A very impressive first book that had me opening the sequel straight away. Highly recommended.

 

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Book Review: The Walking Dead, Robert Kirkman, Charlie Adlard, Cliff Rathburn

After I expressed a great deal of nerdy fan-girl enthusiasm for the TV series The Walking Dead, a friend of mine asked (a little scathingly) if I’d read the Robert Kirkman, Charlie Adlard and Cliff Rathburn graphic novels. After all, if you were serious about the show, he said, then you should have at least read the source material. I did not and had not. So, being that kind of guy, my friend promptly loaned me his copy of The Walking Dead Compendium –  the most amazing, awful and unforgettable graphic novel that spans over 1000 pages.

It’s taken me a while to read it and that’s partly because it’s a simply astonishing piece of work and partly because I have been torn between watching the TV series and learning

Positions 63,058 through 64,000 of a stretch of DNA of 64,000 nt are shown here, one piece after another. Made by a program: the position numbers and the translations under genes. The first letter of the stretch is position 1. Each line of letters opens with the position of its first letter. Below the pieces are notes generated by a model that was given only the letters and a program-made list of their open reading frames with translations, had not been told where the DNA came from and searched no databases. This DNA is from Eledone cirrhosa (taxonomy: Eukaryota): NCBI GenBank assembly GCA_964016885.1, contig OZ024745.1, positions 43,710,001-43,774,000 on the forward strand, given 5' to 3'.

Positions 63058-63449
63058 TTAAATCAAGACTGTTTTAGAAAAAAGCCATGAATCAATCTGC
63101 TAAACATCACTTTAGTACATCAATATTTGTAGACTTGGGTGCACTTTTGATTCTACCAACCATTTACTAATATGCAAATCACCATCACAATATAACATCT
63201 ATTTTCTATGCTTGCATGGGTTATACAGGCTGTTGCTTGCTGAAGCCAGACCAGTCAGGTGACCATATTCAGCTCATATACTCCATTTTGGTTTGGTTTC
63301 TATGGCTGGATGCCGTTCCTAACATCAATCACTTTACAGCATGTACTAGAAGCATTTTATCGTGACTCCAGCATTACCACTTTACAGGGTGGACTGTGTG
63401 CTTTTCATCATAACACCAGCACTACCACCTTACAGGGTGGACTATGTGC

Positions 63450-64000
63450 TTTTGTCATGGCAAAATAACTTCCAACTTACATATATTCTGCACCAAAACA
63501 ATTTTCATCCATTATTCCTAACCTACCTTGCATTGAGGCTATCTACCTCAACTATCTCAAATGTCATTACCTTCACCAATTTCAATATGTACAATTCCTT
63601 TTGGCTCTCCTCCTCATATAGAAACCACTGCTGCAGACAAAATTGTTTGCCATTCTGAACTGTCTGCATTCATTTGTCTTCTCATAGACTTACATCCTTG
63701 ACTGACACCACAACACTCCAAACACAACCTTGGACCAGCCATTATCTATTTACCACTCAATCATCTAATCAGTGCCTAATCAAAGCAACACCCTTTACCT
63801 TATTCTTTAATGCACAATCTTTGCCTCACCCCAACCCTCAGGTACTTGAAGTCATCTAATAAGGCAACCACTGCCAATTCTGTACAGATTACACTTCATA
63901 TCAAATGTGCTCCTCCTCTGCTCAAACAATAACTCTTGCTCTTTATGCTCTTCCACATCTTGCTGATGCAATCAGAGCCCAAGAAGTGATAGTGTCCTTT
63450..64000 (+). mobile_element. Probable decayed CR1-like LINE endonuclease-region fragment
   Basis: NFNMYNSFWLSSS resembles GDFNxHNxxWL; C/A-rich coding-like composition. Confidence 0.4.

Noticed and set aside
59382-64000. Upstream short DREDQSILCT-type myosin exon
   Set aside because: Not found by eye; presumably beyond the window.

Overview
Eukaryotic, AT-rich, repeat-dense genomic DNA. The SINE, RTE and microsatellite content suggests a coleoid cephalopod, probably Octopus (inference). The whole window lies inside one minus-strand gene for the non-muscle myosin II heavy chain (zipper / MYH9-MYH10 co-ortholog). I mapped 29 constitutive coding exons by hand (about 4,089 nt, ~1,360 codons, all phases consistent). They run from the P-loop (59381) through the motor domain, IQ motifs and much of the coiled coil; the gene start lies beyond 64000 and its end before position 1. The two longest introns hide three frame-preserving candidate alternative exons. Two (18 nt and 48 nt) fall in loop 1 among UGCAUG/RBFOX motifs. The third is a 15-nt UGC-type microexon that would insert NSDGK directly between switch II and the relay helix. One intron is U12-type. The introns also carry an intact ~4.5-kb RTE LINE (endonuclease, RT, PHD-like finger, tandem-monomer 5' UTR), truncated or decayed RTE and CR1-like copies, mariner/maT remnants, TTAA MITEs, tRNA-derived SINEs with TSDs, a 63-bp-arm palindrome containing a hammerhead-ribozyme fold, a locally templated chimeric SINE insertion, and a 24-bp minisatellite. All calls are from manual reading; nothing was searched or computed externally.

what happens next through that medium and been worried about getting too far ahead in and/or of the compendium.

As it turns out, I need not have worried. The Walking Dead Compendium is as different from the TV series as the Sookie Stackhouse novels by Charlaine Harris are to the HBO series, True Blood.

The Compendium and series commence in the same world and use the same premise as the TV show: that is, after being shot, police officer Rick Grimes, a loyal, ethical man, wakes up in an Atlanta (?) hospital to find the world as he knew it irrevocably changed. The dead have risen and have not only taken over the cities and much of the country, but mindlessly seek out the living and destroy everything in their path. Life as Rick knew it is over.